From Ashis Biswas
KOLKATA: For the beleaguered Left parties in West Bengal, the realisation that they cannot politically capitalise on the numerous blunders committed by the ruling Trinamool Congress(TMC) must be acutely frustrating.
A year after the State Assembly polls of 2011, the sad truth is that any setback for the TMC-ruled Government need not automatically bring joy to the opposition—not as yet. In fact, nightmares for the Left in what earlier used to be its political backyard, have continued.
On Friday, Mr. Anil Basu, five times MP from Arambagh and controversial Hooghly district CPI(M) leader, addressed a joint press conference along with his wife . In what must be a unique incident in the annals of Left politics, particularly for Communist parties, husband and wife threatened to sue the CPI(M) State Secretary and veteran politburo member Biman Bose for libel, of all things!
In what has been not very convincingly projected as an inner party cleansing campaign within the CPI(M) post Assembly elections, Mr Basu (66) has been among the worst sufferers. The once mighty MP has been dropped from the State Committee and is under a 3 month suspension at present, for alleged “corruption and nepotism.” He could be in danger of losing his membership, according to observers.
In recent times, Basu’s image has taken a severe beating, not least because of his earthy style of public speaking against TMC supremo Ms Mamata Banerjee before the polls. The party as a whole suffered a major embarrassment. Initially CPI(M) leaders were confused about Basu — his unorthodox style of functioning might have ruffled local sentiments, but Basu had been a key factor in fending off any opposition challenge in parts of Hooghly district by hook or crook. Even so, the man was asked not to appear in some public meetings. The local CPI(M) faction opposing him within the party, led by former MP Rupchand Pal, became stronger.
There is good reason why Basu sees himself as a victim of the cleansing campaign. Former MP Amitava Nandi and Lakshman Sett were also dropped from the CPI(M) State Committee. But then, Nandi had attended the Kozhikode party Congress as a delegate, as had ex state Minister Sushanta Ghosh. Nandi, who publicly protested his ouster (so much for inner parry discipline and the sanctity of” democratic centralism” as a concept !) could not be entirely sidelined by the leadership because he still retained a following in several zonal committees. Sett could not do much as the police arrested him in connection with certain allegations. Ghosh was also arrested, but later released on bail.
Basu was denied even such small mercies which could have helped him retain a measure of local relevance and influence. Worse, as his wife Sabita told newsmen, the party did not respond to his letters seeking details of the allegations leveled against him! “Is this the kind of response my husband deserves from the CPI(M) , after all the risks he has taken and the hard work he has done for the party ? It seems some leaders who are used to operating from the comfortable rooms in the party office have little appreciation of the kind of hard work that has to be done in the district to keep a party strong,” she said.
She had a point. If corruption was the main charge against Basu or nepotism, many other leaders in the two 24 Parganas, and Kolkata were also in the line of fire. Again, if shooting off his mouth was Basu’s worst affliction, costing the CPI(M) scores of votes in razor-sharp electoral contest, what about the repeated gaffes committed by ex Minister Gautam Deb or Biman Bose himself ? Even the otherwise suave former Chief Minister Buddhadeb Bhattacharjee was guilty of the occasional faux pas while speaking to newsmen or even in public! But no one dared to raise a voice against these leaders, who all retained their positions within the party and influence. Deb was allowed to strengthen his position in North 24 Parganas, despite losing in the Assembly elections along with the chief Minister and incidentally, shooting off his mouth !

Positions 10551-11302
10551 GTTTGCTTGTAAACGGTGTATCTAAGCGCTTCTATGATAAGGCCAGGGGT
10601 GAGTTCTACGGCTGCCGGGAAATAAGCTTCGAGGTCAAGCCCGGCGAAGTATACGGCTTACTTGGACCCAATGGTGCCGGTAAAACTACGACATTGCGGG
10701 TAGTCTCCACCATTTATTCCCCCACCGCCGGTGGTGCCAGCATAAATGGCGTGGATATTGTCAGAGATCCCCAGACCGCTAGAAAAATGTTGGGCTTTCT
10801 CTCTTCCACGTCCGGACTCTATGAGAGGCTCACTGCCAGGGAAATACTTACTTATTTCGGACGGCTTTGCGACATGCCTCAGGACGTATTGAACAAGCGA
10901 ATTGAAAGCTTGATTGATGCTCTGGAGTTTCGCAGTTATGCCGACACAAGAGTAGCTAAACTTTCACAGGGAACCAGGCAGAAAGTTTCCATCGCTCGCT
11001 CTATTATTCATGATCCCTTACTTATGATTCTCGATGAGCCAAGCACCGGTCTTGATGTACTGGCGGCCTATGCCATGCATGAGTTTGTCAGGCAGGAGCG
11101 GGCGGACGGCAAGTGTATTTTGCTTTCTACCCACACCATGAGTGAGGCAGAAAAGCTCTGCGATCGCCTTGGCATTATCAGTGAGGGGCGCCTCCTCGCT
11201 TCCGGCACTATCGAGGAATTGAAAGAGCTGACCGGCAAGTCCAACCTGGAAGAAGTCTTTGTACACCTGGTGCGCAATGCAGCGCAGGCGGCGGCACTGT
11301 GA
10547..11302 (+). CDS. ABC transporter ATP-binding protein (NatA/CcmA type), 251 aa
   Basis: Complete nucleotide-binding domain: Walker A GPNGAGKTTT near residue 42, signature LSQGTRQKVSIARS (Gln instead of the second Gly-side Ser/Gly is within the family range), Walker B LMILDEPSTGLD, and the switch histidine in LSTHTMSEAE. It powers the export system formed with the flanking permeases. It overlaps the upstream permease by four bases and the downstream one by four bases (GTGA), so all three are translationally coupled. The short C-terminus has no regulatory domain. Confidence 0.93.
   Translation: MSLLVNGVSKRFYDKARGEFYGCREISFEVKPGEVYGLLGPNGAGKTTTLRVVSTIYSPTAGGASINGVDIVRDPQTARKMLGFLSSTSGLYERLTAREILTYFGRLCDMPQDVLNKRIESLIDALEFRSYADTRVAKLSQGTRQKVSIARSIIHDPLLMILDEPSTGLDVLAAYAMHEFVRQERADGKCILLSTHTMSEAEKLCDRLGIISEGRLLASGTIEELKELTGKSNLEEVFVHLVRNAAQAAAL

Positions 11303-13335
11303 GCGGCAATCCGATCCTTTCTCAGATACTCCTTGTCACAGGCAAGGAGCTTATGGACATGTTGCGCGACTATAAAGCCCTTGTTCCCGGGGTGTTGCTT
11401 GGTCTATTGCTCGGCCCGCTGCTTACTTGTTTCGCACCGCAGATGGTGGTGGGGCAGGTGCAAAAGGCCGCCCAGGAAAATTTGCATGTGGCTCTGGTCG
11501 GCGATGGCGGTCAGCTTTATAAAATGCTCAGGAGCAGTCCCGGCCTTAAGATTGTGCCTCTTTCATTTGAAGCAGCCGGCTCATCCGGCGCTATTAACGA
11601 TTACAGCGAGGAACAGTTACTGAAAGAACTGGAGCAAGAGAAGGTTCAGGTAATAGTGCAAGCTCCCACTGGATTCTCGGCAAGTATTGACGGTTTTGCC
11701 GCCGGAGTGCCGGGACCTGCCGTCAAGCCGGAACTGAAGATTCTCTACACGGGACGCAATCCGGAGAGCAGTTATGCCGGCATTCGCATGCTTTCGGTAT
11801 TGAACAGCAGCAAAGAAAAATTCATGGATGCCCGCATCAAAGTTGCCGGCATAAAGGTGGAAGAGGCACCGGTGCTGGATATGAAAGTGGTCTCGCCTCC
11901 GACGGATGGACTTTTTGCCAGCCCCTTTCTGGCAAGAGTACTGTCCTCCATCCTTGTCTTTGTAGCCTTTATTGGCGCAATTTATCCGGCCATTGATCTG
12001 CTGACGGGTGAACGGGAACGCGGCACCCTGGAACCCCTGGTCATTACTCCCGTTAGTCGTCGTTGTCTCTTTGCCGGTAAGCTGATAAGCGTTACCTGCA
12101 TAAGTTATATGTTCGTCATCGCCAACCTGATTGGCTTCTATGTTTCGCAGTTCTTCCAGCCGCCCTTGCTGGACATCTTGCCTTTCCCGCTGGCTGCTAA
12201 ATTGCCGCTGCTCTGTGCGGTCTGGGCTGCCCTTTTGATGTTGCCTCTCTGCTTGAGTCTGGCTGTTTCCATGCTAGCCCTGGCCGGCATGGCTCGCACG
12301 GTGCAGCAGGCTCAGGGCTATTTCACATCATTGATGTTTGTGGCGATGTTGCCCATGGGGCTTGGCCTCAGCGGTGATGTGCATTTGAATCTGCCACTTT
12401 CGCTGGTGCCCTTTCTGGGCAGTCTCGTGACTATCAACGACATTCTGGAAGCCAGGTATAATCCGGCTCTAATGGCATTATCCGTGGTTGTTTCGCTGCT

In fact, the recently ended party Congress also proved a damp squib for most younger CPI(M) cadres, who hoped that for once , their seniors would be forced to answer for the serious errors of perception and policy formulation during the crucial 2008-2012 period. Also, they sincerely expected that with the defeat of most controversial leaders in the Assembly and Lok Sabha elections, the issue of corruption would also be dealt with in all seriousness. “As it has turned out, on both counts our hopes have been belied. No wonder our party finds it difficult to mobilise people as before on various issues, even as the ruling TMC continues to muddle along,” says a student activist of the SFI.
Given this backdrop, the cosmetic exercise of a cleansing operation and a hesitation in curbing inner party corruption will not help the CPI(M) very much in regaining its lost ground inWest Bengal. The leadership is short of new ideas at a time of crisis and it lacks boldness in the matter of setting its own house in order. Dissident leaders like A. Rezzak Mollah, not accommodated in the state Secretariat from South 24 Parganas, or Ashok Bhattacharya from North Bengal, are not happy about their present positions within the party. The former may not be far from quitting the party eventually, in addition to Basu.
All in all, not good signs for the CPI(M) or the Left as a whole. Among allies Kshiti Goswami of the RSP described Basu’s threat to sue Bose as unfortunate and shocking, but declined further comments.
Among TMC circles, joy was unconfined. Said Transport Minister Madan Mitra, ”The undemocratic ways of the CPI(M) will be exposed further and the party may even undergo a split.” (IPA Service)